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Medicaid Privatization Begins in Florida, Likely to Grow Nationally

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Federal officials gave final approval last June to Florida’s Medicaid managed care program, which will move nearly 3 million recipients into private HMOs by the beginning of 2014. Florida’s legislature first passed the initiative in 2011, with proponents arguing that Medicaid’s normal fee-for-service system leads to inefficient resource allocation and inferior care.

During the two-year series of negotiations between Florida and Federal officials, the state also agreed to several regulations and consumer safeguards, including:

  • A rapid-cycle response system for recipient complaints
  • Increased recipient participation in Florida’s Medical Care Advisory Committee
  • Continuation of current services for up to 60 days after enrollment
  • HMO validation by Florida’s External Quality Assurance Organization

As in most states, Florida’s Medicaid costs are rising annually, and 2013-2014 expenditures are projected to rise above $22 billion. Privatization supporters expect the new program to curb future cost increases while improving the quality of care. 

Beginning with Long-Term Care Florida’s transition to the program began with roughly 90,000 long-term care patients, many of whom have already enrolled in select insurance plans. Those who haven’t yet chosen will have until December 1st to select from one of seven available state-approved plans.

Under this new system, Medicaid funds will first be paid out to these select insurers, who will then use the money to pay nursing homes, in-home caretakers and other elder care providers. Long-term care patients are Medicaid’s costliest recipients, and Florida lawmakers hope this kick-off will quickly lead to considerable savings.

Florida is the first state to adopt such a heavily privatized program, but it likely won’t be the last. Medicaid payments currently assist nearly 60 percent of all nursing home residents nationwide, and the retirement age population is growing larger by the day. 

“You only have so many dollars to go around, and we have a growing senior population,” said Chris Orestis, CEO of Life Care Funding. “The sad reality I that very few people plan for long-term care.” While retirements are ideally funded by long-term investments and Social Security, the sudden and unexpected need for assistive services can quickly drain savings and drop seniors into the low income brackets necessary to qualify for Medicaid.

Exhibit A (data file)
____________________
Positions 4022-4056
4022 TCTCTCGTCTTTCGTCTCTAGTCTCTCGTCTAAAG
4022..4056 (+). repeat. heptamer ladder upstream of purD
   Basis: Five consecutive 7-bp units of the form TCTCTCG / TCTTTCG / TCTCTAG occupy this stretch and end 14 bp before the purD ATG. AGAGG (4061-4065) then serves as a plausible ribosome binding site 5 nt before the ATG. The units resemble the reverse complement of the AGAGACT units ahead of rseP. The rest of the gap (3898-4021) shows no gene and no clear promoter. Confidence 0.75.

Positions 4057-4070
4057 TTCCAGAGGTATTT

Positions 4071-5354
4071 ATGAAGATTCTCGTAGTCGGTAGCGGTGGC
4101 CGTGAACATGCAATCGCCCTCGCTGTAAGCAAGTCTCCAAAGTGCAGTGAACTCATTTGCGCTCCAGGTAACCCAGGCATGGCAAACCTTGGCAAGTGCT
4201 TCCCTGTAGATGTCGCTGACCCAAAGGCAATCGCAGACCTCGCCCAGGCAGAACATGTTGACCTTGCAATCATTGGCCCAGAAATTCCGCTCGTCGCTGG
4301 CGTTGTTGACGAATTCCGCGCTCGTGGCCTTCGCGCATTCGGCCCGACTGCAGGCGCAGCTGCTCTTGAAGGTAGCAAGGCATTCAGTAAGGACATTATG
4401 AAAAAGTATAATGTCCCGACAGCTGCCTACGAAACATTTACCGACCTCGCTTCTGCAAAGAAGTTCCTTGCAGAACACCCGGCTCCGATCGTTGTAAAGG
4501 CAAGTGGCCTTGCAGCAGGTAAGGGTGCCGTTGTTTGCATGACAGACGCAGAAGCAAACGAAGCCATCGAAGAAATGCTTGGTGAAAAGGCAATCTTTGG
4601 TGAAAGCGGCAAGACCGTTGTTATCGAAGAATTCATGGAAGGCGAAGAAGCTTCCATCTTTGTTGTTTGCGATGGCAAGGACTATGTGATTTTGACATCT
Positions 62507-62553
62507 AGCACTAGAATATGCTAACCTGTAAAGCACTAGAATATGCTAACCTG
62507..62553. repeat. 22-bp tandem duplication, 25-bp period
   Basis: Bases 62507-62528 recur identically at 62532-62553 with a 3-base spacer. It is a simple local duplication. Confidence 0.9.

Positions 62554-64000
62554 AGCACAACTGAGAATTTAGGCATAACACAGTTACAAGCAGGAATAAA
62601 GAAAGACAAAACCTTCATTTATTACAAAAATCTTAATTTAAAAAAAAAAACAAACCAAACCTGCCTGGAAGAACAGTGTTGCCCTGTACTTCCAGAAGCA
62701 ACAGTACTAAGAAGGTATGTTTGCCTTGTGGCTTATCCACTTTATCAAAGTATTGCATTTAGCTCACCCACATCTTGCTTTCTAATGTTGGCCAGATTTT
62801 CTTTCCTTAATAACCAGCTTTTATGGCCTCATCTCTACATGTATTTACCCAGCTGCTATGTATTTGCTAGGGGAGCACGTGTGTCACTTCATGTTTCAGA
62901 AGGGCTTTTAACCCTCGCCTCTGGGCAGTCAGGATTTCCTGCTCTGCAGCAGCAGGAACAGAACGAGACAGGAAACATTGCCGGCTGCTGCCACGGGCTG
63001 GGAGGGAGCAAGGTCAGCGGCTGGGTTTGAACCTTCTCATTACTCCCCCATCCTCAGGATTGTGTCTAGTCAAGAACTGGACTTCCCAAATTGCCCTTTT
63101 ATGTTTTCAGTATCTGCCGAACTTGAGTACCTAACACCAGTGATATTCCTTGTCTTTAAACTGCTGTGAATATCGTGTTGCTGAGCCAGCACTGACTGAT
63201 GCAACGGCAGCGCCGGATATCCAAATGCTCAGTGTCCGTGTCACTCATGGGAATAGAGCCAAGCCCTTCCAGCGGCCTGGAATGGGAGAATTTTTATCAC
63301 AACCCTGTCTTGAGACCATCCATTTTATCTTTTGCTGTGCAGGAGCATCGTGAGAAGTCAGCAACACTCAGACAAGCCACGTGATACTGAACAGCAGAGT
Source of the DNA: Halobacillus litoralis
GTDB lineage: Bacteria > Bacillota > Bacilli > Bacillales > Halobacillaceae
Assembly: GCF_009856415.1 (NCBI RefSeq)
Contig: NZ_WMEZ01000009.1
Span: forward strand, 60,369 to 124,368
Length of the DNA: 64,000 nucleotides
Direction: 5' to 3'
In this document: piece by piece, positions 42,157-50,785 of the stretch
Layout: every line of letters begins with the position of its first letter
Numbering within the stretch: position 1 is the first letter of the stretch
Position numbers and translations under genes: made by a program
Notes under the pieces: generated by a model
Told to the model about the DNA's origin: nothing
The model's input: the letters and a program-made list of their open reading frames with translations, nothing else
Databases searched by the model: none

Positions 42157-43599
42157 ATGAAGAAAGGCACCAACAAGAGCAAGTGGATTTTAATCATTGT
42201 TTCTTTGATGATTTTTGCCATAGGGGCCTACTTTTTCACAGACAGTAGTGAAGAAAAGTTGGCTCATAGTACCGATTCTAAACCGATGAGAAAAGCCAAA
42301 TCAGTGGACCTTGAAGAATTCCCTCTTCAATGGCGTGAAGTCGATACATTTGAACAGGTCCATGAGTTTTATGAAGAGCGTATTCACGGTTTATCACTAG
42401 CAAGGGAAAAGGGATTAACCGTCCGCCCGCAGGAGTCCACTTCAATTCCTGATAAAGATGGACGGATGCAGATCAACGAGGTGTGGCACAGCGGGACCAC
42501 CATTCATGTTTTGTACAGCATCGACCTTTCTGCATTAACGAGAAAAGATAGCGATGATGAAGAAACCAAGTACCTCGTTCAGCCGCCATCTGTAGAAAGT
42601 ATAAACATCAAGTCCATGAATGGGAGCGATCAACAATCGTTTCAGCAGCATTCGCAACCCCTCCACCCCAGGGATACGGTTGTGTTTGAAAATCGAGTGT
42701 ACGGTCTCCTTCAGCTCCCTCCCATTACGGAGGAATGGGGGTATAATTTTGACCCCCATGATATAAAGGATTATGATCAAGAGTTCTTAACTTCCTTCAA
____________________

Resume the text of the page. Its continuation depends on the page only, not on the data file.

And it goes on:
In fact, Orestis said he has already worked with several states,  including Florida, to introduce legislation that allows seniors to augment Medicaid payments for long-term care by selling their life insurance policies. Designed to lower future Medicaid bills and increase middle class access to much-needed care, one of these bills has already passed in Texas. Similar to Florida’s program, this new law allows seniors to use the proceeds from their policies to pay for the long-term care providers of their choosing.

Critics in Florida and other states worry that these HMO-like schemes will lead to lower-quality treatments, lapses in care during transitions and fewer choices for recipients. “These are valid concerns,” according to Orestis, “But people need to remember that when they’re on Medicaid and funded by taxpayer dollars, they have very limited choice. Both privatized and public have pros and cons, and you’re not going to get the same benefits that you would if you were paying with your own money.”

Ultimately, however, Orestis and other privatization proponents said these kinds of programs will make long-term care a better and more viable option for struggling seniors. “If you’re a private company and working on a certain amount of dollars, you’re going to operate with efficiency,” he said. “In a competitive marketplace, you can’t sacrifice quality.” While Florida’s new system does limit recipients to a small set of provider networks, those providers will still have to compete for Medicaid funds.

Planning for the Future  In the long run, retirees of all income levels will need to better plan for their futures. Seemingly secure families can lose a great deal of their savings through unexpected long-term care expenses, but Medicaid only covers people in the lowest income and asset brackets. “The economic and demographic drivers that are pushing forward things like privatization could also open the doors to further means testing for participation,” said Orestis. “I think it’s inevitable that more seniors are going to have to fund their own care, long-term and otherwise.”


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